It is well settled that joint tort-feasors are solidarily liable for damages resulting from their concurrent negligence or wrong doing. Owen v. Brown, 13 La.Ann. 201; Irwin v. Scribner, 15 La.Ann. 583, 584; Orr Lindsley v. Hamilton, 36 La.Ann. 790; Rathborne Lumber Co. v. Cooper et al., 164 La. 502, 114 So. 112; Gardiner v. Erskine et al., 170 La. 212, 127 So. 604; Quatray v. Wicker et al., 178 La. 289, 151 So. 208.
Article 2203, R.C.C., provides:
"The remission or conventional discharge in favor of one of the codebtors in solido, discharges all the others, unless the creditor has expressly reserved his right against the latter.
"In the latter case, he can not claim the debt without making a deduction of the part of him to whom he has made the remission."
Article 2203 applies to obligations ex delicto as well as to obligations ex contractu. Owen v. Brown, supra; Irwin v. Scribner, supra; Orr Lindsley v. Hamilton, supra.
The cases of Irwin v. Scribner, supra, and Orr Lindsley v. Hamilton, supra, answer plaintiff's contention. In both of those cases the release or discharge was granted prior to judgment and it was held that the other joint tort-feasors were discharged. The underlying principle being that there is but one debt and hence there can be but one satisfaction of it.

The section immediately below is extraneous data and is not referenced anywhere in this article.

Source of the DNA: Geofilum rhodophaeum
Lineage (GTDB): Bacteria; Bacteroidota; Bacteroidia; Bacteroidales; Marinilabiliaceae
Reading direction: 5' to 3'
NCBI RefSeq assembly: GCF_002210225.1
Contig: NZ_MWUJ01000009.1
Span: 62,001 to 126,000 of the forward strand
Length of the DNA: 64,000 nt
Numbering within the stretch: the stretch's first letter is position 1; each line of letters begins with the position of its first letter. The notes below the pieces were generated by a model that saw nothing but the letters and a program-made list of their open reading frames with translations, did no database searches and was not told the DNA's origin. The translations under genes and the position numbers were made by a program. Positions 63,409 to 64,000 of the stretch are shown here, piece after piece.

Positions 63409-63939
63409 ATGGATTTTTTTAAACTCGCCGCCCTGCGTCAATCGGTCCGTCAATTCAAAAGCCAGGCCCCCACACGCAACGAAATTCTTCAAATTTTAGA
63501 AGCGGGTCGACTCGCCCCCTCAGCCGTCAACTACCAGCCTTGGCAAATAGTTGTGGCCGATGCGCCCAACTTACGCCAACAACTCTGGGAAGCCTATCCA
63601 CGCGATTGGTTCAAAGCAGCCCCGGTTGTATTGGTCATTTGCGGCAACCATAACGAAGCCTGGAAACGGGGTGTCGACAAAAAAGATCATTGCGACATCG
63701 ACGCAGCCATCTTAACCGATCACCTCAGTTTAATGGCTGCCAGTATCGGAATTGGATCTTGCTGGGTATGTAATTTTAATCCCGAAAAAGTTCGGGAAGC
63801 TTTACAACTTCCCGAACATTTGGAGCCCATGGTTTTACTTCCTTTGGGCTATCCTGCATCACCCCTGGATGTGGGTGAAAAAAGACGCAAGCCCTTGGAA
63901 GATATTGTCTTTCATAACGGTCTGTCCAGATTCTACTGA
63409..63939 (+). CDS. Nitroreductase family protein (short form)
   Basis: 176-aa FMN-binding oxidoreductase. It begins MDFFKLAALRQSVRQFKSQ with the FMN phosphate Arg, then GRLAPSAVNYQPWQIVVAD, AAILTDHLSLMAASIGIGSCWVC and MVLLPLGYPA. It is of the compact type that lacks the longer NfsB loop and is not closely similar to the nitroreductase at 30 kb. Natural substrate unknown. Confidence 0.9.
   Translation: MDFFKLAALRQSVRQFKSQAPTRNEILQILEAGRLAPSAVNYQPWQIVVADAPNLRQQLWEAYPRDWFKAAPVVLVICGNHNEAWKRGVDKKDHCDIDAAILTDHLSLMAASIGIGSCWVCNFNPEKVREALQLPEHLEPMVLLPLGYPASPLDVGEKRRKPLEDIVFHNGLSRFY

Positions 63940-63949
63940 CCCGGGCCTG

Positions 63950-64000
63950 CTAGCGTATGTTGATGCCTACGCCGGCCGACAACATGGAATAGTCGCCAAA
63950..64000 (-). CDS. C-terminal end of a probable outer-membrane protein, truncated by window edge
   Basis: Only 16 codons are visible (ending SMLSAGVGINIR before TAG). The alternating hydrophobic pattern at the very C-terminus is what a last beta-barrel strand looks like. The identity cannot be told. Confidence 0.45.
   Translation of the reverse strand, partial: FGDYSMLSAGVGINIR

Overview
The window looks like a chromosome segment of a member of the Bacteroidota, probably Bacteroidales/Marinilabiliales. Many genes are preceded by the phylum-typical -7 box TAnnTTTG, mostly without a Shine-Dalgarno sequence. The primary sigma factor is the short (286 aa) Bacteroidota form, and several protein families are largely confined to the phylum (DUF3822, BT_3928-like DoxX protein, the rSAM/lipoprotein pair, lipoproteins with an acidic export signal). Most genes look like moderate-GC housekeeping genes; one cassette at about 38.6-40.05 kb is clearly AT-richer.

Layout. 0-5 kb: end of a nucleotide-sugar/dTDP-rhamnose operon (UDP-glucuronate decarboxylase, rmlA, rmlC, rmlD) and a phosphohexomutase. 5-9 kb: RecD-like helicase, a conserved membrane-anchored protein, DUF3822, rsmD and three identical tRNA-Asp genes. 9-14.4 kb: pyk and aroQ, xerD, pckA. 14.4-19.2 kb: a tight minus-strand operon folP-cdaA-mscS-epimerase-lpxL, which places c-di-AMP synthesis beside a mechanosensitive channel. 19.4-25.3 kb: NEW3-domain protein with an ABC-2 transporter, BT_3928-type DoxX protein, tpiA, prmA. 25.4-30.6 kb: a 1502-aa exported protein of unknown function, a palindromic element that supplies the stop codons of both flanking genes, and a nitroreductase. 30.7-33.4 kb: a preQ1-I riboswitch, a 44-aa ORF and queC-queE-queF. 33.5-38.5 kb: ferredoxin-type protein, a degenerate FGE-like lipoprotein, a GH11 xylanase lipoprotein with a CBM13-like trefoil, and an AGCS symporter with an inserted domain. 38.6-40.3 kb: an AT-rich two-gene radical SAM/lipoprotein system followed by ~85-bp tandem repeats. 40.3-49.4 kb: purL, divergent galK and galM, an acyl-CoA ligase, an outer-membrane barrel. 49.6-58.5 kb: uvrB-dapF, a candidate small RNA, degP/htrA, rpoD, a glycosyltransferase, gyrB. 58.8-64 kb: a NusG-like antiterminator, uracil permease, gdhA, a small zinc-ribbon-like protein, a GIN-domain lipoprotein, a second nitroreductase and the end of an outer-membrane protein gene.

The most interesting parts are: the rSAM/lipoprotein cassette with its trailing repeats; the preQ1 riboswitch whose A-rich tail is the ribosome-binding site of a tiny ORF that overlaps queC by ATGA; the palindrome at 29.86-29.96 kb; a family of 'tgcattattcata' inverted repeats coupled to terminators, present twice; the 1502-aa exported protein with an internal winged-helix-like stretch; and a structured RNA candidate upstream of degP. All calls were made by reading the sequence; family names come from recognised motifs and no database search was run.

It is stated in Orr Lindsley v. Hamilton, supra:
"The plain and unambiguous language of the Code does not warrant the distinction invoked, which is practically a distinction without a difference. Each wrong-doer is responsible for the full amount of the damages suffered; and any amount paid by one of them on the score of damages in discharge of the legal obligation resulting from the tortious acts of several wrong-doers, must operate the discharge of all of them, unless the party injured has expressly reserved his right against the latter.
"Such is the construction placed on the article by this Court in the case of Owen v. Brown, 13 La.Ann. 201. That was an action for damages for an alleged wrong, and the defense was the discharge of the defendant by reason of a compromise between plaintiff and one of the alleged wrong-doers. The defense prevailed, the court holding that `a settlement with, and an unconditional discharge of, one of the tort-feasors has discharged the other.'"